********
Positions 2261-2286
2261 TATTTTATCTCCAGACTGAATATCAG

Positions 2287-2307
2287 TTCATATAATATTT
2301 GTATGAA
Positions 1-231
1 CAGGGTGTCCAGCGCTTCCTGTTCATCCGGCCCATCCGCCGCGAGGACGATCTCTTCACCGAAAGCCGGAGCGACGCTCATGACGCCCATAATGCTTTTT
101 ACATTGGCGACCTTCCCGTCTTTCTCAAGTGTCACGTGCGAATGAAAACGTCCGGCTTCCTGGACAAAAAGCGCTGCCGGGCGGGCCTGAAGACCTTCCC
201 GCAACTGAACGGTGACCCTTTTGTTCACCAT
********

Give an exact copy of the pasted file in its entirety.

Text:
Positions 2261-2286
2261 TATTTTATCTCCAGACTGAATATCAG

Positions 2287-2307
2287 TTCATATAATATTT
2301 GTATGAA
Positions 1-231
1 CAGGGTGTCCAGCGCTTCCTGTTCATCCGGCCCATCCGCCGCGAGGACGATCTCTTCACCGAAAGCCGGAGCGACGCTCATGACGCCCATAATGCTTTTT
101 ACATTGGCGACCTTCCCGTCTTTCTCAAGTGTCACGTGCGAATGAAAACGTCCGGCTTCCTGGACAAAAAGCGCTGCCGGGCGGGCCTGAAGACCTTCCC
201 GCAACTGAACGGTGACCCTTTTGTTCACCAT